Review by Amanda Miller
Of our performance at Kids’ Night Out
San Diego Actors Festival
May 12, 2000
St. Cecilia’s Playhouse
Each scene had its own theme, for example: sharing and drug abuse. In addition, there were different sequences exhibiting various mime techniques, all extremely creative and entertaining. The atmosphere was created entirely through the actors’ physicality, facial expressions, vocal sound effects and background music. Lighting never really changed, aside from levels of brightness or dimness and periodic blackouts.
Sometimes, one word or phrase would be spoken at the end of a scene, which was incredibly powerful after a long mimed sequence lacking any speaking whatsoever. Sometimes, one of the acts would walk across the stage, holding a sign to introduce a skit with phrases such as "Your Brain on Drugs" or "Share and Share Alike." Use of these signs helped to establish a particular mood and to prepare the audience for what was to come.
The opening was brilliant; loud metal music was playing in the darkness and as the lights came up, an alien mask wearing a long straight wig poked out from behind a rectangular flat, the only piece of scenery. Events that directly followed were much to fabulous to ever be recreated through written words. Three other masks were involved, each a cross between Kiss and The Cure, along with stilts, abstract dances and abstract visual effects. Several scenes followed each with its own specific message. One that especially stood out expressed the temporary phenomena associated with drug use followed by the long-term, brain-frying after effects. Again, words would never suffice in recreating the sequence. However, a feeble attempt is about to be made.
There were two males smoking a joint and enjoying their high at first, conveyed through fascinating slow motion body movements and trance music. After a while, one person unzipped the other’s head to pull out his brain and throw it as if it were a football. (All actions were portrayed in slow motion.) The brain’s owner ran to catch his brain, but tripped, only to watch his brain fall to the ground and shatter. With that came a distinct beat change and both actors began to stare out blankly, into a world far beyond the faces of the audience. The same music continued and before long, a female walked out carrying a large piece of cloth, which she placed over the two gaping males. Then, she looked out and spoke, saying, "Drugs may seem like fun at the time, but your brain is not a toy."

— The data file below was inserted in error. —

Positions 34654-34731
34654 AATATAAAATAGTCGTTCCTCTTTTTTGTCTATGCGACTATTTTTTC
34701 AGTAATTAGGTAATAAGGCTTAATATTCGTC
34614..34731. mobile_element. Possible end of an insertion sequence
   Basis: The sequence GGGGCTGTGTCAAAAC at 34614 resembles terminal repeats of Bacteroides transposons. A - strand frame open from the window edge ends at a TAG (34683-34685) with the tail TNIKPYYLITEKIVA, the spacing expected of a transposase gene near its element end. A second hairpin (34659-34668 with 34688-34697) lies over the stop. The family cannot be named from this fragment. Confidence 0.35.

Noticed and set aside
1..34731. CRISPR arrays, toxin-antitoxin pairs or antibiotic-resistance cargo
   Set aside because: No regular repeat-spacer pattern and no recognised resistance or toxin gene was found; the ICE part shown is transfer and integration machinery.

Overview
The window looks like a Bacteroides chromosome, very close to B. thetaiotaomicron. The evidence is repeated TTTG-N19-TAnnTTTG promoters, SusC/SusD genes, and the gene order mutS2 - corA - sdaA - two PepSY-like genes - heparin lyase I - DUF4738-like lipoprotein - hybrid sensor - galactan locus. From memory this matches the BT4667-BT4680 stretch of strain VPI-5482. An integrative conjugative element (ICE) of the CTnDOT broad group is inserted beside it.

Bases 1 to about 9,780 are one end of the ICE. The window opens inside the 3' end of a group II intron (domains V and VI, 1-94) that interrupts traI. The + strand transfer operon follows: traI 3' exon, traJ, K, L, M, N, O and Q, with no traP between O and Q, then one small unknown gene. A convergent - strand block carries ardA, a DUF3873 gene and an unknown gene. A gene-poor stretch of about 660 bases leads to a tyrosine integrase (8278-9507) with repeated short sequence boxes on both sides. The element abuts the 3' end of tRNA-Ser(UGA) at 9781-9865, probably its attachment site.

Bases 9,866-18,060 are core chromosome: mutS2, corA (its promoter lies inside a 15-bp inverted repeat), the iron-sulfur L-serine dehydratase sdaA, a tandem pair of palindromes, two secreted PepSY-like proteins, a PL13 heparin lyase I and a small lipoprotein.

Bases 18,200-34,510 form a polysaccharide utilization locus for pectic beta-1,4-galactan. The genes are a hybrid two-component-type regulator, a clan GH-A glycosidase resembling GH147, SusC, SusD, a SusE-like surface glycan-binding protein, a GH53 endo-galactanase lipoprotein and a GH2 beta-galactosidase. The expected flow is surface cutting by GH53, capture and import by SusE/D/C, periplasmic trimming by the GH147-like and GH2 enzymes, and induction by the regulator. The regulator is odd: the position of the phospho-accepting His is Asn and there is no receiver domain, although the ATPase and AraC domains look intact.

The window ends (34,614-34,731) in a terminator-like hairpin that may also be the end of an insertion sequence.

For having once been a crack house, St. Cecilia’s Playhouse provided impressive sound and lighting technicalities. The one flat which served as the entire scenery along with one large black piece of cloth were both transformed into many different objects effectively. Costuming was simple; actors were dressed in black and white and put on or took off various clothing as needed such as a jacket, shirt, etc. But elaborate scenery and costumes were not necessary; everything was created through bodies, faces, vocal sound effects and music. The mime makeup was quite interesting and contributed to the overall effect.
The actors were magnificently convincing in their roles through impressive body and facial control and expression. They worked phenomenally well together to create characters and tell stories in the absence of vocalization. In doing so, the actors still managed to neither overplay nor underplay their parts. Performances of all four actors were above and beyond outstanding throughout.
The stage always stayed comfortably balanced. Despite the lack of verbal speaking, there were no aspects of the production that were at all confusing or distracting. Every idea, concept and message was clearly communicated in a highly creative fashion. Every scene made sense and flowed beautifully. In fact, it was probably impossible for the director’s concept to be at all improved upon.
This was one of the most mind-expanding, impressive, creative, amazing productions I have ever seen. I absolutely want to go to mime school. The amount that one’s body is capable of is perfectly mind-boggling. The body is the actor’s tool, and this show could not have done a better job of expressing that.